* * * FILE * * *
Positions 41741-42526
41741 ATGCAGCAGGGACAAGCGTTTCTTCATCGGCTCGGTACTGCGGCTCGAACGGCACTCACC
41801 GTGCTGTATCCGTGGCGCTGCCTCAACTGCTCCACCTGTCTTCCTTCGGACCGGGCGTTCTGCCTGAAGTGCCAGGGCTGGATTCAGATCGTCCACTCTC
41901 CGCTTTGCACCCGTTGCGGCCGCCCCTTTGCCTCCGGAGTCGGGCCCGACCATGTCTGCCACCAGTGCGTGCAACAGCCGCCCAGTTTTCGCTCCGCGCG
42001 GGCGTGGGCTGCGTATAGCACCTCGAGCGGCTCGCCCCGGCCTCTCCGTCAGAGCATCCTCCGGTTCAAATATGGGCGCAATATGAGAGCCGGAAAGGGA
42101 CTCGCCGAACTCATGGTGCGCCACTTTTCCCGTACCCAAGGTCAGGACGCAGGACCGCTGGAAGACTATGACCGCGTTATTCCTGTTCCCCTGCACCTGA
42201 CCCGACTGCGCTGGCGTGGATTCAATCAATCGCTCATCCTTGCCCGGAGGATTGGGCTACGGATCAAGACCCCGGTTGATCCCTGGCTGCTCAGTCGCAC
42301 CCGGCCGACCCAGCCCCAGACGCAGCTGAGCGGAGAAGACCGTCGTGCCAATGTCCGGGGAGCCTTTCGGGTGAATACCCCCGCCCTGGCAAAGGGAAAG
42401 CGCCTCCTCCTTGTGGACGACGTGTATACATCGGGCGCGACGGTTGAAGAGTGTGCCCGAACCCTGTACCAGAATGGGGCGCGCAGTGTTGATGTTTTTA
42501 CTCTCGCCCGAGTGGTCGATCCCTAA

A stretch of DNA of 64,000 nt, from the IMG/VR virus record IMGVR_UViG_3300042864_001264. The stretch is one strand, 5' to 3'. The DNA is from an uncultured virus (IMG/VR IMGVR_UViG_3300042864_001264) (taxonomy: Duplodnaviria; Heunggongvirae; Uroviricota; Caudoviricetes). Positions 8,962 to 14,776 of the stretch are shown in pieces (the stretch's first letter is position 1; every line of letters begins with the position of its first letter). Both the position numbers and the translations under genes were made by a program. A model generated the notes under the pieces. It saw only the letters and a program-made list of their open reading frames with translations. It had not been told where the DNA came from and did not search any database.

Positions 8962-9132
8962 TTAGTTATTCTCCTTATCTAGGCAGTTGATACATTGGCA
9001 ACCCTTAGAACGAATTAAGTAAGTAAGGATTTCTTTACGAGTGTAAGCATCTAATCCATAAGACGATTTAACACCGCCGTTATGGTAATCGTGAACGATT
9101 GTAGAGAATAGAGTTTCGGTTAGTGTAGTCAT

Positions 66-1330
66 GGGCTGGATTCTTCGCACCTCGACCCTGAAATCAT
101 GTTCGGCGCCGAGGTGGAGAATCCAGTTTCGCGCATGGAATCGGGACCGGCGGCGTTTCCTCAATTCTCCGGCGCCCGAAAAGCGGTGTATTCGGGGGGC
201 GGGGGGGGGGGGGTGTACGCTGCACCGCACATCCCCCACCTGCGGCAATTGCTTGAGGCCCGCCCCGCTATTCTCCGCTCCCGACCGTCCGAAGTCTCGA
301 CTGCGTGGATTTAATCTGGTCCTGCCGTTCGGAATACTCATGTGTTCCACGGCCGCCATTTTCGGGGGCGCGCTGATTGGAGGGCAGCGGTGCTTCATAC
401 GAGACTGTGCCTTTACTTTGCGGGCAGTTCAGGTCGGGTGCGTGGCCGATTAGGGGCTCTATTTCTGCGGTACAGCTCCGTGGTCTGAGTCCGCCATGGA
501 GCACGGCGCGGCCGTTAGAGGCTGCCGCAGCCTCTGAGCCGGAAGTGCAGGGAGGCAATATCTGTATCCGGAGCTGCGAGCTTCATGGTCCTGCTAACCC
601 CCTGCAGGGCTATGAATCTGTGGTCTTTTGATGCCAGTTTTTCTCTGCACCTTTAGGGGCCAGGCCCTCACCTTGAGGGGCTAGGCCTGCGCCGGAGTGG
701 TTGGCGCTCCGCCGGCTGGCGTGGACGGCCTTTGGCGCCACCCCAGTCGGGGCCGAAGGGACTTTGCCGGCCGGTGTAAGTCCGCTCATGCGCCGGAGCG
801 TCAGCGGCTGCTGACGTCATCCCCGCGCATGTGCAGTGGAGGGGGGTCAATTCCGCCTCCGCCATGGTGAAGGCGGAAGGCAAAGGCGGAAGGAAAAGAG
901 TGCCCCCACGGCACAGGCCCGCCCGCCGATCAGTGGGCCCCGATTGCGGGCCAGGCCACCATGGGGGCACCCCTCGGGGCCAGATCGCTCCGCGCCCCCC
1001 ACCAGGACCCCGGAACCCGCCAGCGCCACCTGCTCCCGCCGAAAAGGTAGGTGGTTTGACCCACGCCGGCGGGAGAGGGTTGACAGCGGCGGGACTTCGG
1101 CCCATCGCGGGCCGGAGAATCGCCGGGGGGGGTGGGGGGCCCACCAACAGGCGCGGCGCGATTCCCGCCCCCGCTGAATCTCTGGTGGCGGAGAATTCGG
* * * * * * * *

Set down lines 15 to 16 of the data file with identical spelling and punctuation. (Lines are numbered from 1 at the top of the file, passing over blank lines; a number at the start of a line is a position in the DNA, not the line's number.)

9101 GTAGAGAATAGAGTTTCGGTTAGTGTAGTCAT

Positions 66-1330